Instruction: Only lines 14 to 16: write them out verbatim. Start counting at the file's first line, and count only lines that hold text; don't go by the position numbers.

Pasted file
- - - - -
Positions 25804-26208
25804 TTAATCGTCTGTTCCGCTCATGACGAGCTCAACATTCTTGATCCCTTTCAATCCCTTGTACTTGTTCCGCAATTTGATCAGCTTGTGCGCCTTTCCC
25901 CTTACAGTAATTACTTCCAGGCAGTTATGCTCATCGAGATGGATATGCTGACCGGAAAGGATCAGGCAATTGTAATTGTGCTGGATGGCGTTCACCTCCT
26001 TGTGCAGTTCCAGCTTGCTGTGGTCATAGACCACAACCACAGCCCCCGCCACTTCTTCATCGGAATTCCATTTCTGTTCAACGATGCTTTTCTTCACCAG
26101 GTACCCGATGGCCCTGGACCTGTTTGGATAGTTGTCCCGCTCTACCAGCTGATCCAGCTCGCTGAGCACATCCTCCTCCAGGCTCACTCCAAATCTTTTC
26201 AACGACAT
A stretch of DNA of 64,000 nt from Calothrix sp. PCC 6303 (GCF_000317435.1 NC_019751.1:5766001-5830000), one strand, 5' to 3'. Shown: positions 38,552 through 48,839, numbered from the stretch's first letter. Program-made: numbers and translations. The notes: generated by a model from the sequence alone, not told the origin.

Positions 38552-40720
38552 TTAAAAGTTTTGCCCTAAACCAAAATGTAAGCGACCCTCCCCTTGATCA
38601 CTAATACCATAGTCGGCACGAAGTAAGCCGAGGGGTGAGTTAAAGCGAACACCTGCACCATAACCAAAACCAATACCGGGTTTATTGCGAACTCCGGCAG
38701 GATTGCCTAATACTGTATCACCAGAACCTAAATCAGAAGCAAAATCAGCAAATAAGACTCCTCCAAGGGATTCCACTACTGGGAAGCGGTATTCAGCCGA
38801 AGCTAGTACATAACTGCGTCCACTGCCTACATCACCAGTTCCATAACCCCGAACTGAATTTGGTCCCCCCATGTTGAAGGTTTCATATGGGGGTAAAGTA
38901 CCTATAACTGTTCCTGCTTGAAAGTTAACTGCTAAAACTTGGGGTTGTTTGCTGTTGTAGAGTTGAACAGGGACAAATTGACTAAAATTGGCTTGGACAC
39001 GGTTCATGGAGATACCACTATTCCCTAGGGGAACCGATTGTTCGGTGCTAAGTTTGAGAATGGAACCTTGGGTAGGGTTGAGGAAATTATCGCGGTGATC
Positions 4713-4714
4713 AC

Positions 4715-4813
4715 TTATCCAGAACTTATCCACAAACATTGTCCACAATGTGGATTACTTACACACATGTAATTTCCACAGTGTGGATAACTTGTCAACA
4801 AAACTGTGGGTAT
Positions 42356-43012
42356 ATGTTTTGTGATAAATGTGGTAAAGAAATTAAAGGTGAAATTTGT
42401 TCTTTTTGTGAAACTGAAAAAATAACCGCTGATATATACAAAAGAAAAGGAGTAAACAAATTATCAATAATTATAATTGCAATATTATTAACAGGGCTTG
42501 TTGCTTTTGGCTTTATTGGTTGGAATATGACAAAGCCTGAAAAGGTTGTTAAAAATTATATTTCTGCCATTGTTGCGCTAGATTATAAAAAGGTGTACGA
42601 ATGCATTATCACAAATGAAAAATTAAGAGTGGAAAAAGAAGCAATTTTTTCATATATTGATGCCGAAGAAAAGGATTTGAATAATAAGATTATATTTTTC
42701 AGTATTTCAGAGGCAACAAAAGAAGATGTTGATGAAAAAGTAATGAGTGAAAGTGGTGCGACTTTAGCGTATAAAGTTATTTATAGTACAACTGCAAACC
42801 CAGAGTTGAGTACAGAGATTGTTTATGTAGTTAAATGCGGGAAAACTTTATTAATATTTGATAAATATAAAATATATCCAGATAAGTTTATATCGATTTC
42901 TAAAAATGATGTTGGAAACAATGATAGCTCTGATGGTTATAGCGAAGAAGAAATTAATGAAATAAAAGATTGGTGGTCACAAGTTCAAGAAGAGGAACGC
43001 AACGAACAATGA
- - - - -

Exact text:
39001 GGTTCATGGAGATACCACTATTCCCTAGGGGAACCGATTGTTCGGTGCTAAGTTTGAGAATGGAACCTTGGGTAGGGTTGAGGAAATTATCGCGGTGATC
Positions 4713-4714
4713 AC